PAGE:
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在线翻译:
szdaily -> World
Yemen rebels kill longtime strongman Saleh
    2017-December-6  08:53    Shenzhen Daily

THE killing of Yemen’s longtime strongman and former President Ali Abdullah Saleh by the country’s Shiite rebels as their alliance crumbled amid street clashes in the capital, Sanaa, has thrown the nearly three-year civil war into unpredictable new chaos.

A video circulating online Monday showed Saleh’s body with a gaping head wound dumped in a pickup truck by rebels — a grisly end recalling that of his contemporary, Libya’s Moammar Gadhafi, in 2011.

Saleh’s slaying likely gives the rebels the upper hand in the days-long fighting for Sanaa while also shattering hopes by Yemen’s Saudi-backed government that the former president’s recent split with the Iranian-backed rebels, known as Houthis, would have weakened them.

That would give Yemen’s internationally recognized government and the Saudi-led coalition backing it and waging war on the Houthis a chance for a turning point in the stalemated conflict that has brought humanitarian disaster.

It was a grisly end for Saleh, who ruled Yemen for more than three decades until an Arab Spring uprising forced him to step down in 2012. He later allied with the Houthi rebels hoping to exploit their strength to return to power. That helped propel Yemen into the ruinous civil war that has spread hunger and disease among its 28 million people.

Saleh’s death was announced by the Houthis and confirmed by two Saleh associates and a government official. Houthi officials said their fighters killed him as he tried to flee the capital for his nearby hometown of Sanhan.

The Houthis’ top leader said Saleh paid the price for his “treason,” accusing him of betraying their alliance to side with the Saudi-backed coalition.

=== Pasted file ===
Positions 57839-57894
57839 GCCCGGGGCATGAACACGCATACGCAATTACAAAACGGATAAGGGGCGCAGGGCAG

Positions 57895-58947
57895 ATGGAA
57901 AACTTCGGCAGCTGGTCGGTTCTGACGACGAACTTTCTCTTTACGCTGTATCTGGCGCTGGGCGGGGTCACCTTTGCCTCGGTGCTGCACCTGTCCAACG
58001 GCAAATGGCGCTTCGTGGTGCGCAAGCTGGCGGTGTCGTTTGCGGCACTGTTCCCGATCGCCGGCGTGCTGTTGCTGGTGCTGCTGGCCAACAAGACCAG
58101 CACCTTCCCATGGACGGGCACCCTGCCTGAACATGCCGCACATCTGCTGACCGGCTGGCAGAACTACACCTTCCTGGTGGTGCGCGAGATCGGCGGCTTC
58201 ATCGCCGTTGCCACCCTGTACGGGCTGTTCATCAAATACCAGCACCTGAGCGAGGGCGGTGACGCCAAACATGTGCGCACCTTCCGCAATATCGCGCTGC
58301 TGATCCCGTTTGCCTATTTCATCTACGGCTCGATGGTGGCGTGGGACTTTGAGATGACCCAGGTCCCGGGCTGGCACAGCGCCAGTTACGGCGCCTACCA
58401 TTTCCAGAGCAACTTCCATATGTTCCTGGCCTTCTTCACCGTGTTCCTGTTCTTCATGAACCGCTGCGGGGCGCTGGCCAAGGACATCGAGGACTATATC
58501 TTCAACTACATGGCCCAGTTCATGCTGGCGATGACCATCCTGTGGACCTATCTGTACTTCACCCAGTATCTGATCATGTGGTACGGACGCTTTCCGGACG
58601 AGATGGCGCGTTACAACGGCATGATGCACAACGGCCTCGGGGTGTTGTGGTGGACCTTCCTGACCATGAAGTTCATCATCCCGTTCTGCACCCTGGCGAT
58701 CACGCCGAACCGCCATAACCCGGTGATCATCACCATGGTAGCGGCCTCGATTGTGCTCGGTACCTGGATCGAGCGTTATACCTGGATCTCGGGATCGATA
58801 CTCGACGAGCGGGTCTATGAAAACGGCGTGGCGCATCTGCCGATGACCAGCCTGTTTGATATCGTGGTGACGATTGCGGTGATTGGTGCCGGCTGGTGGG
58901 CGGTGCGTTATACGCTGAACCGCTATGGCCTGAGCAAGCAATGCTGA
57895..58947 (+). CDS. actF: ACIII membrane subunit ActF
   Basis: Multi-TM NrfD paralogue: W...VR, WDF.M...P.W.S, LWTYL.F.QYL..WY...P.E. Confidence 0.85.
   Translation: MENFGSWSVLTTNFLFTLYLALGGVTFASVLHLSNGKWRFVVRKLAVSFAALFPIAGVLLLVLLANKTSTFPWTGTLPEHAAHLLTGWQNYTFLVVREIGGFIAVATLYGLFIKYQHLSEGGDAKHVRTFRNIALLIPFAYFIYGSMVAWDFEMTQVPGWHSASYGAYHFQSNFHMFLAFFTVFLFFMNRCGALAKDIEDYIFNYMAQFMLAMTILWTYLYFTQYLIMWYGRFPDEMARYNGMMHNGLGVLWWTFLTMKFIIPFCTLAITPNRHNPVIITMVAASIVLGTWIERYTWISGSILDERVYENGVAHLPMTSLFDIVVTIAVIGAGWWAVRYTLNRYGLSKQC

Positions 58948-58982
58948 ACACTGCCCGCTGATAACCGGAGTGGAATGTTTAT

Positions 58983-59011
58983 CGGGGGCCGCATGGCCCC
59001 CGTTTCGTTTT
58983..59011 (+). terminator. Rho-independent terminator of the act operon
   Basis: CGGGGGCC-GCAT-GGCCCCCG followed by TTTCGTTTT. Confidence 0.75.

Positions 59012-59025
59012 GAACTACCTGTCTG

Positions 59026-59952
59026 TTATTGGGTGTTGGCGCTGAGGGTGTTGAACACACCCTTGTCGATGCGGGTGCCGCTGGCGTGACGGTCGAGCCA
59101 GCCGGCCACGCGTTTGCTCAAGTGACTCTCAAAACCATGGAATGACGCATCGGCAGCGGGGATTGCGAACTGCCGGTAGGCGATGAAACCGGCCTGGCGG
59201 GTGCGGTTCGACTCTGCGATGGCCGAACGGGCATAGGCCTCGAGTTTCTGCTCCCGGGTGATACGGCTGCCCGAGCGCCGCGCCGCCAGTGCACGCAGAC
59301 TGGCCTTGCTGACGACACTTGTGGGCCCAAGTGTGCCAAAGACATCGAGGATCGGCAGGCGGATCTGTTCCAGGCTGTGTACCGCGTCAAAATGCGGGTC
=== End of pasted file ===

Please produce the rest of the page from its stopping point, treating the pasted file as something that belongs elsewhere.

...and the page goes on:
Houthi and Saleh-loyalist forces have been fighting in Sanaa since late last week. The Saudi-led coalition has been hitting Houthi positions with airstrikes, hoping that having Saleh on its side after his split with the rebels could provide a foothold in the capital for the forces of the Saudi-backed president, Abed Rabbo Mansour Hadi.

But by Monday evening, hours after Saleh’s death, witnesses said his forces had abandoned some of their positions in Sanaa and that Houthi fighters had moved into one of the most heavily contested districts, seizing Saleh’s house and those of some of his family members. Saudi airstrikes hit several Houthi positions in the evening.

One of Saleh’s sons, Salah Saleh, posted a call on his Facebook page for his allies to take up the fight against the rebels. He also urged the United Arab Emirates to allow Saleh’s most prominent son, Ahmed Saleh, who headed the elite Republican Guard under his father’s rule, to return to Yemen and lead forces against the Houthis.

When Saleh left power, he stayed in the country and kept the loyalty of many military commanders, splitting the armed forces between himself and Hadi. Saleh’s forces were key to helping the Houthis overrun Sanaa in 2014.(SD-Agencies)

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